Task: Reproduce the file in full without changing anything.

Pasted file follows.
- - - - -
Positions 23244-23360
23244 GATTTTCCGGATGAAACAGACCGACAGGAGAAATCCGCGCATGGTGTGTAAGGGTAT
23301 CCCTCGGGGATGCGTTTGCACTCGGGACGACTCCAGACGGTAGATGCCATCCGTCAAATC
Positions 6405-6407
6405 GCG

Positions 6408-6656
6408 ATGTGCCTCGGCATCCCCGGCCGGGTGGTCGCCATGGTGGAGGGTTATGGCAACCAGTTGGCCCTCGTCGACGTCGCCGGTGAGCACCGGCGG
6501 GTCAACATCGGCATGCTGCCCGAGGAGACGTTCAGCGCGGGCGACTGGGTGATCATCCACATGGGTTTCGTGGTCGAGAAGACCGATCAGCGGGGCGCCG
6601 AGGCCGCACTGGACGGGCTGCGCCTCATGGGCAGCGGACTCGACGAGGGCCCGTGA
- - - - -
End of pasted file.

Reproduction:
Positions 23244-23360
23244 GATTTTCCGGATGAAACAGACCGACAGGAGAAATCCGCGCATGGTGTGTAAGGGTAT
23301 CCCTCGGGGATGCGTTTGCACTCGGGACGACTCCAGACGGTAGATGCCATCCGTCAAATC
Positions 6405-6407
6405 GCG

Positions 6408-6656
6408 ATGTGCCTCGGCATCCCCGGCCGGGTGGTCGCCATGGTGGAGGGTTATGGCAACCAGTTGGCCCTCGTCGACGTCGCCGGTGAGCACCGGCGG
6501 GTCAACATCGGCATGCTGCCCGAGGAGACGTTCAGCGCGGGCGACTGGGTGATCATCCACATGGGTTTCGTGGTCGAGAAGACCGATCAGCGGGGCGCCG
6601 AGGCCGCACTGGACGGGCTGCGCCTCATGGGCAGCGGACTCGACGAGGGCCCGTGA